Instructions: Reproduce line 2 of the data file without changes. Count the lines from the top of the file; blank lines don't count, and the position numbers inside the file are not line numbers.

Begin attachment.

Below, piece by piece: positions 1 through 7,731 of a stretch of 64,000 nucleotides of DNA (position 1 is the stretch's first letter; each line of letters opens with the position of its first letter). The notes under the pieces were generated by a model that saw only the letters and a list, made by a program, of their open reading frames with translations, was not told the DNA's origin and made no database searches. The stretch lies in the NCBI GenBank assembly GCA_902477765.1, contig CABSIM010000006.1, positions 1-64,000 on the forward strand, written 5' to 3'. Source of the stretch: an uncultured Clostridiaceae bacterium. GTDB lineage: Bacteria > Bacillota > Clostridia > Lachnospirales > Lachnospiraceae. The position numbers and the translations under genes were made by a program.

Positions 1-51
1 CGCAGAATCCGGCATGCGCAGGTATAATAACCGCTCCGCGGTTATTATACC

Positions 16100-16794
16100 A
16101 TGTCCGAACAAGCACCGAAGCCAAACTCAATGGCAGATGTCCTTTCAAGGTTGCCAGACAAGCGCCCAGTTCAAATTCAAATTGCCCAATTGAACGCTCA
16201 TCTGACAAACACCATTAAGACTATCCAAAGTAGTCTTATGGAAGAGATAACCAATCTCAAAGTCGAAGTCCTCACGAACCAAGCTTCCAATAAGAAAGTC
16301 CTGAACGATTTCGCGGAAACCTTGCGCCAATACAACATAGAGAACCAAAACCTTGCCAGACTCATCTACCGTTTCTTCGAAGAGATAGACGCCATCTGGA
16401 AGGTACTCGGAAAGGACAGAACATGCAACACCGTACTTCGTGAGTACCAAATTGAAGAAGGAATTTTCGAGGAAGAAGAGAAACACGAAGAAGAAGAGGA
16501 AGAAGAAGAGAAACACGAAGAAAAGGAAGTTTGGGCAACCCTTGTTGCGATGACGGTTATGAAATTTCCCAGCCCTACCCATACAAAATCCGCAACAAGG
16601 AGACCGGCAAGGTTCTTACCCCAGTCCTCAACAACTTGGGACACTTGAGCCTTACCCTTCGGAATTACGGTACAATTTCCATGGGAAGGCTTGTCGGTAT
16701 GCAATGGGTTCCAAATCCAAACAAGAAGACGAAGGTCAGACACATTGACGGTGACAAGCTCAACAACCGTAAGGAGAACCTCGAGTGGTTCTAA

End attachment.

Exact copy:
Positions 1-51